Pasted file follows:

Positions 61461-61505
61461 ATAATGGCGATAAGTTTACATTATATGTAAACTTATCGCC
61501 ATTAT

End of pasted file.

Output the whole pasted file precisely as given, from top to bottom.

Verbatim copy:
Positions 61461-61505
61461 ATAATGGCGATAAGTTTACATTATATGTAAACTTATCGCC
61501 ATTAT